Last Week’s Films (23/07 – 29/07)

Get Shorty (Barry Sonnenfeld, 1995)

This gangster film is a sort of Pulp Fiction-lite, with John Travolta in the starring role as Chili Palmer, a loan shark who has ended up in Los Angeles and tries his hand at becoming a film producer. There’s a colourful supporting cast including Gene Hackman and Danny DeVito, and overall it’s pretty light for a gangster film, and amusing too. It’s no Pulp Fiction, but it’s still pretty good. 6/10

WarGames (John Badham, 1983)

When many controllers at US missile silos fail to follow procedure and seem unable to launch their missiles during a surprise drill, NORAD decides to replace the human controllers with a computer system. Later, hacker Matthew Broderick, looking to hack a games company’s server to play an as yet unreleased game, finds an unidentified server with a list of games including “Global Thermonuclear War”, and begins to play. The systems at NORAD all show this simulation taking place, and it’s taken by both the US and Soviet governments as the opposite side preparing to launch a nuclear strike. So Broderick must end the simulation with the computer system before the real world is destroyed through nuclear warfare, but the system will not end its simulation until the game is complete. It’s an interesting Cold War era thriller with a satisfying ending. It also seems like it would have been plausible at the time, given how on edge the US and USSR were during the Cold War. I imagine at the time it would have been fairly chilling, considering the climate of the Cold War. 6/10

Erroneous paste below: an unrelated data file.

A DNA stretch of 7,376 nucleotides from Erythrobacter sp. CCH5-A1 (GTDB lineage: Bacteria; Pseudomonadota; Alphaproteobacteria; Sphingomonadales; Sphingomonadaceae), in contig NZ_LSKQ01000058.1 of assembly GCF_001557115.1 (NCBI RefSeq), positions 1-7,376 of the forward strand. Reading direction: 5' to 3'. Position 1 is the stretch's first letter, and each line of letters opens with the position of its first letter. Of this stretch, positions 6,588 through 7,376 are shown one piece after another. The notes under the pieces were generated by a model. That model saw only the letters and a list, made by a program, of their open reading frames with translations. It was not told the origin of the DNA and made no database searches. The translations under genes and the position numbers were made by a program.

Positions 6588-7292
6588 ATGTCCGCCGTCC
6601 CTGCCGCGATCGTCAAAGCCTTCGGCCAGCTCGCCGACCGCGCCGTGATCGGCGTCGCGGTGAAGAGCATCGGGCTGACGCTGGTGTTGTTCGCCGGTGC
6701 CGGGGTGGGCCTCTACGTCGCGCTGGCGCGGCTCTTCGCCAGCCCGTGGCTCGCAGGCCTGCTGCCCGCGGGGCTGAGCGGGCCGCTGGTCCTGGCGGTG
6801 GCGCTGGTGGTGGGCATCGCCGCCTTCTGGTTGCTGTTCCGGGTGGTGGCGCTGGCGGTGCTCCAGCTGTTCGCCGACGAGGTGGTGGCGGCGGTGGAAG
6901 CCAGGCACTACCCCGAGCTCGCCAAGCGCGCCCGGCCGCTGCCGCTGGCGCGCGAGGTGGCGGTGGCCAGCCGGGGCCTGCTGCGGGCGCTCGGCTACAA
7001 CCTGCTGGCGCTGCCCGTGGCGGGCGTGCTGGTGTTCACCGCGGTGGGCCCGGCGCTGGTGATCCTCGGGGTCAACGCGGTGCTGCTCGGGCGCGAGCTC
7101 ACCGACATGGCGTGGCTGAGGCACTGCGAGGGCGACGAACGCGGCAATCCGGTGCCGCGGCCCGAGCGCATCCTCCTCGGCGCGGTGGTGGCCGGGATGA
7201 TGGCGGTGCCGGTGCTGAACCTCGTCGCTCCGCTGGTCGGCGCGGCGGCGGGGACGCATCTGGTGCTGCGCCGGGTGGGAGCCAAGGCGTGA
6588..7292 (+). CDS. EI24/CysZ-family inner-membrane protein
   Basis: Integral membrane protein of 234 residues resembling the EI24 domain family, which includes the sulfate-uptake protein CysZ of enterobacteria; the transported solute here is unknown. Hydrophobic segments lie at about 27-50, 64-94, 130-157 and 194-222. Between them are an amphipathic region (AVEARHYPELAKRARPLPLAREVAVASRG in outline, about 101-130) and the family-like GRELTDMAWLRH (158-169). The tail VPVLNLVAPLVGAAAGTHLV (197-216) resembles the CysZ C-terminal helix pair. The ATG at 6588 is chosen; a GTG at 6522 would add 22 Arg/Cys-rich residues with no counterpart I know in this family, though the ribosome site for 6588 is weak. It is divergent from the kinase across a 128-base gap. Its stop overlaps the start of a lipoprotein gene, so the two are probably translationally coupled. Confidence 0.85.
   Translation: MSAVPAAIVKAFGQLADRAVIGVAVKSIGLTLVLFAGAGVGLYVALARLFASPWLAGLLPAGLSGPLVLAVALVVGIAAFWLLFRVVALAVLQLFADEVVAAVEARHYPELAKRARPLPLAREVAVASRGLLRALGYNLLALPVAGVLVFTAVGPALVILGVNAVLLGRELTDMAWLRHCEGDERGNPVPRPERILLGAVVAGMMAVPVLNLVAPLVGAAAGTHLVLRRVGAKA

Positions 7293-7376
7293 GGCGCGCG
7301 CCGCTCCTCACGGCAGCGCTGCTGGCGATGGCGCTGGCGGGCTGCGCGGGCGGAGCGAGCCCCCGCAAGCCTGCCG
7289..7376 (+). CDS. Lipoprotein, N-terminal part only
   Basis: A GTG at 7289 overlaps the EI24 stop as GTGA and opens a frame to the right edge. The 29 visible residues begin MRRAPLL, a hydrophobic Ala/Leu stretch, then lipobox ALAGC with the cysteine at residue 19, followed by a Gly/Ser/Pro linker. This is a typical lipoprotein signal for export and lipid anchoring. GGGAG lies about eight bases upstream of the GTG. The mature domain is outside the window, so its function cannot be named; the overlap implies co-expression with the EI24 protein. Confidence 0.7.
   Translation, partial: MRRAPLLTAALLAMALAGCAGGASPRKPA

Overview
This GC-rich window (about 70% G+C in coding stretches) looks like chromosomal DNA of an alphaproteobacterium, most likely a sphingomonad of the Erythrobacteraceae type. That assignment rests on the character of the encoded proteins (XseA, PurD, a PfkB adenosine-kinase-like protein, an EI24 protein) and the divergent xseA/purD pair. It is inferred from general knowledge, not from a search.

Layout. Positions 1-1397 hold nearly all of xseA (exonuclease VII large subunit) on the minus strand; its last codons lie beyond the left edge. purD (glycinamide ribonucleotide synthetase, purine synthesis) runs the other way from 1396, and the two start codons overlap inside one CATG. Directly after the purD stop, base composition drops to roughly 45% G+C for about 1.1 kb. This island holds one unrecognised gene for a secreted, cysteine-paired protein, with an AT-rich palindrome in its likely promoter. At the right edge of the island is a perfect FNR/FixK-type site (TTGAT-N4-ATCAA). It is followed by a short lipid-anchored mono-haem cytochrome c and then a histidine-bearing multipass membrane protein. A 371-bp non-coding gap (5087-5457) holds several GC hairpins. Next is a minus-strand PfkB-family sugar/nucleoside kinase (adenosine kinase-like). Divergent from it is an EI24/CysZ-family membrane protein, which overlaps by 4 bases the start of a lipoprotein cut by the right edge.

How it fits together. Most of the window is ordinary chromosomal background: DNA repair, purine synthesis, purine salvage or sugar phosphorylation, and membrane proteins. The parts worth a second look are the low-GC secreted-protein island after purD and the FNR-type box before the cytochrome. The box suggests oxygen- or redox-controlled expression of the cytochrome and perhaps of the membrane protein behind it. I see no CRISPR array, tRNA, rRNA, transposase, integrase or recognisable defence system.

The Birdcage (Mike Nichols, 1996)